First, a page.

Duterte lamented how the coconut industry has suffered over the years, pointing out that an unknown number of trees have been felled and that swaths of farm lands have been cleared for other crops, like palm oil trees.

“There are many uses for the coconut, for which palm oil cannot serve as a substitute,” he also told The Times.

The coconut industry has deteriorated so much over the past decades, from which it may take 10 years to recover, the President said.

If successful, though, the revival of the coconut industry could have a significant impact on the economy.

Some 27 percent of all agricultural lands in the Philippines, or about 3.6 million hectares, are planted to coconuts, according to the 2017 data of the Philippine Statistics Authority (PSA). Coconut trees are planted in 68 of all 81 provinces in the country.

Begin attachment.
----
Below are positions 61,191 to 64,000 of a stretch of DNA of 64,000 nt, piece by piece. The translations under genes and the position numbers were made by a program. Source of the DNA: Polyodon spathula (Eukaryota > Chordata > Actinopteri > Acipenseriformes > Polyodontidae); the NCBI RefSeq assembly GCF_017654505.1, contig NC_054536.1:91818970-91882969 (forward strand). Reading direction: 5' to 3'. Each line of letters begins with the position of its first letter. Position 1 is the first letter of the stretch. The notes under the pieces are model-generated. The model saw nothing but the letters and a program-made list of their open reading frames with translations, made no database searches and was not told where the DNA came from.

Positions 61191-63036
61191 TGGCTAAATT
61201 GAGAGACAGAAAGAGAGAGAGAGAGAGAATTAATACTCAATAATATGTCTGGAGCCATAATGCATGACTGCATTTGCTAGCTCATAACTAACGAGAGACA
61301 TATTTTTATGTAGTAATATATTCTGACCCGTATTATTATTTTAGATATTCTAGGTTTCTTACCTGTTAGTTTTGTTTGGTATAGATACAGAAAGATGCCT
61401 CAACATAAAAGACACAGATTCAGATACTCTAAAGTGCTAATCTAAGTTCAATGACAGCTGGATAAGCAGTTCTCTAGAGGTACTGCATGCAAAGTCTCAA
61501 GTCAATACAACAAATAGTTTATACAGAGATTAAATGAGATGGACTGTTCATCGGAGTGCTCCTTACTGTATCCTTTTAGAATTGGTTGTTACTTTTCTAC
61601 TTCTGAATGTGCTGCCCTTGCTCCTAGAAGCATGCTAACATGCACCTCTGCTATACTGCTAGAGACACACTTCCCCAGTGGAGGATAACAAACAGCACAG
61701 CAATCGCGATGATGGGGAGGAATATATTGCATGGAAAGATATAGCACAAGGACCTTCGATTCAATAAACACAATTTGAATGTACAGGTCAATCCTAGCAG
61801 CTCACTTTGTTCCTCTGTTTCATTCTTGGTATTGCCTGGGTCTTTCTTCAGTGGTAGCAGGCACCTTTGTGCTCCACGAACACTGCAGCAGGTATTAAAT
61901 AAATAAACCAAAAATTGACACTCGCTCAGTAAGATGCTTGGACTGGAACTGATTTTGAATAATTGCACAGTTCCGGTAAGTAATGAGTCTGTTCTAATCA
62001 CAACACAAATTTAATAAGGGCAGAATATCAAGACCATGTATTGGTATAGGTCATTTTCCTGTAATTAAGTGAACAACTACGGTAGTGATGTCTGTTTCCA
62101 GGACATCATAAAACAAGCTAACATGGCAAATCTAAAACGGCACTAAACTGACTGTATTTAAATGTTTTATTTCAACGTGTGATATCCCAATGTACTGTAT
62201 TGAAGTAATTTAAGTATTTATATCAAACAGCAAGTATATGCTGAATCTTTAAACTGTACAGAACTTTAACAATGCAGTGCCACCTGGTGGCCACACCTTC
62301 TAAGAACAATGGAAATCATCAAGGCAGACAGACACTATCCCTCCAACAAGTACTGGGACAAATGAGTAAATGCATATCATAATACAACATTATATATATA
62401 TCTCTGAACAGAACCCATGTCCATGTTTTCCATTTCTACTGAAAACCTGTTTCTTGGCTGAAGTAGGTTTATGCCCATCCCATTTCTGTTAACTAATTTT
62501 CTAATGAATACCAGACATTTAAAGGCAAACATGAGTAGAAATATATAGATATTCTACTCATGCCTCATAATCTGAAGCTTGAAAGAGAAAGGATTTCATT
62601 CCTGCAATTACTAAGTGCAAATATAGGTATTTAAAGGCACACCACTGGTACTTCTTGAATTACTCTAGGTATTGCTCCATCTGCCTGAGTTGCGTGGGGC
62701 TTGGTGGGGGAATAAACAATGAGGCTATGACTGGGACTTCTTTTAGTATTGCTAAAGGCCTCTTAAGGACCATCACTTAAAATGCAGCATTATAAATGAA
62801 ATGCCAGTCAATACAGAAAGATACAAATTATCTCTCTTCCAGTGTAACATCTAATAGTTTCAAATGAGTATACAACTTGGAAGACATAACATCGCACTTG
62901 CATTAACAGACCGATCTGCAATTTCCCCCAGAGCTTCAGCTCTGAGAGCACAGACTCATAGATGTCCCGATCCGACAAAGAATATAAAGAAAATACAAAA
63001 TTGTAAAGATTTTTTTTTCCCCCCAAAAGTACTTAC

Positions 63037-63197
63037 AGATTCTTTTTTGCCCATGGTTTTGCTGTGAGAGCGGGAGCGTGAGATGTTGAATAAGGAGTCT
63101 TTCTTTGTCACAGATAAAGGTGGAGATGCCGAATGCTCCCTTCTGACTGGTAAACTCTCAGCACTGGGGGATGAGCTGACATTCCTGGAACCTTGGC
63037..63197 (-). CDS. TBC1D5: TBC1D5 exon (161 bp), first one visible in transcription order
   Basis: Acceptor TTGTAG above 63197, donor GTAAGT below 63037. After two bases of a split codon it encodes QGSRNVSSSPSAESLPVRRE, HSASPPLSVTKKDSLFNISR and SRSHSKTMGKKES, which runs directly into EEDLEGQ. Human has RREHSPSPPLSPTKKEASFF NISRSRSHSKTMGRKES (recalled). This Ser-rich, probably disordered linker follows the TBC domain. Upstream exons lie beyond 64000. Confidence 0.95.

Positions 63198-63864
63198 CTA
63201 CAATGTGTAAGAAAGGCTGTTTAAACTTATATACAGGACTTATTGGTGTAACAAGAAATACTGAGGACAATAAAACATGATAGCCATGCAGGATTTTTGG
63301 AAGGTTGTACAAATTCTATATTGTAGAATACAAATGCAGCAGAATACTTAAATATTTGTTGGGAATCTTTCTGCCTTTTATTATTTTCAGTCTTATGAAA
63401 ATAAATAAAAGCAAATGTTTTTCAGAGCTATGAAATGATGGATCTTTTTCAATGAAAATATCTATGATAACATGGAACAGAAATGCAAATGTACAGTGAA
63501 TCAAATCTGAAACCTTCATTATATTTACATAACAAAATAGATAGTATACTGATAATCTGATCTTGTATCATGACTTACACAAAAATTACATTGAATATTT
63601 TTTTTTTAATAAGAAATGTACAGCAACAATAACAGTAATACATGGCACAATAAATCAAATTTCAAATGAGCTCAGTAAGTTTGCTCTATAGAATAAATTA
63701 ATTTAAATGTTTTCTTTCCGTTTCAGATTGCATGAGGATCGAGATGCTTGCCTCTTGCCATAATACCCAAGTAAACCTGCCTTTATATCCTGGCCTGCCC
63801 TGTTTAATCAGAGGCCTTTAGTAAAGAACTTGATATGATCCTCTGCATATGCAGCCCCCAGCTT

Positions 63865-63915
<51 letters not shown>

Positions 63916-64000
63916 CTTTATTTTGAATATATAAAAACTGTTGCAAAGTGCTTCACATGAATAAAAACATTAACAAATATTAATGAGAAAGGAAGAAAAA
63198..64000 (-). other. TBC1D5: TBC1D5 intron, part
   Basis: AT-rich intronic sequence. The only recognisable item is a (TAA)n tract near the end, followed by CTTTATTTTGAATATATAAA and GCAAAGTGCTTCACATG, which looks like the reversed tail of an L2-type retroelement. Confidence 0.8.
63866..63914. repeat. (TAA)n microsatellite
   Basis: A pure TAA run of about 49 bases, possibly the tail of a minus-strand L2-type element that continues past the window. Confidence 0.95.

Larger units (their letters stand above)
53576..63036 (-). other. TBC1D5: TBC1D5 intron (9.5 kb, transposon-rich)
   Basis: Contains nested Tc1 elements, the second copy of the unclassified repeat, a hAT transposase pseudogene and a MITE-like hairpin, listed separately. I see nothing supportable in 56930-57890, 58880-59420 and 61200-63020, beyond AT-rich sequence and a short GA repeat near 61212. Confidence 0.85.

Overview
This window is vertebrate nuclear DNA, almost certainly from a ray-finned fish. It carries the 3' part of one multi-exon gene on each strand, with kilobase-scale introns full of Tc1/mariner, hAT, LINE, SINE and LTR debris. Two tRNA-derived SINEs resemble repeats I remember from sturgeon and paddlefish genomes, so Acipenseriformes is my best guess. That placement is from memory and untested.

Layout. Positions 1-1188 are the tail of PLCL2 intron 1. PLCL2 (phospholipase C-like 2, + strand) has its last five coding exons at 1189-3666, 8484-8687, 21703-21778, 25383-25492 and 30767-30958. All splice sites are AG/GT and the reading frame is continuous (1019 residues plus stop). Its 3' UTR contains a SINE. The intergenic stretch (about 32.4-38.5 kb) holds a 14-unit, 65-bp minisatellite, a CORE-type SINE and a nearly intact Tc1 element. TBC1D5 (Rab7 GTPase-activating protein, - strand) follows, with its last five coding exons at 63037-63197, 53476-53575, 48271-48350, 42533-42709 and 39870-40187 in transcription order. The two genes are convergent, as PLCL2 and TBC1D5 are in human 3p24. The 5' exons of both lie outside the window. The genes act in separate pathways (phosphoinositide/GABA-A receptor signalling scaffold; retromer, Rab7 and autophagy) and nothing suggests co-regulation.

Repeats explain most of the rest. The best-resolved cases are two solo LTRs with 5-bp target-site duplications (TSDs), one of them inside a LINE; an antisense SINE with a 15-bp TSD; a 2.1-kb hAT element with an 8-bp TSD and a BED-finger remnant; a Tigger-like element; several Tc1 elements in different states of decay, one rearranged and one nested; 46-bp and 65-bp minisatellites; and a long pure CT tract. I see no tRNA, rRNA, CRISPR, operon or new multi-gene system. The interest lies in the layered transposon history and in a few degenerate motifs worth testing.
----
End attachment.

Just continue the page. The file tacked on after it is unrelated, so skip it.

Coconut oil, along with sugar and fruits, is among the country’s top exports. But exports are the weak link in the country’s gross domestic product (GDP), which is a measure of the total or aggregate economy. In the Philippines, 70 percent of GDP is accounted for by consumption, based on reports.

Rare preview

On Thursday, The Manila Times was one of two national dailies invited to interview the President ahead of his next SONA on July 22, which would mark the half-way point of his six-year term. The other paper invited was the Daily Tribune.

“This is the first time, pre-SONA,” he said. “I do not remember having this kind of event before a SONA, but I’d be glad to give you [something] ...”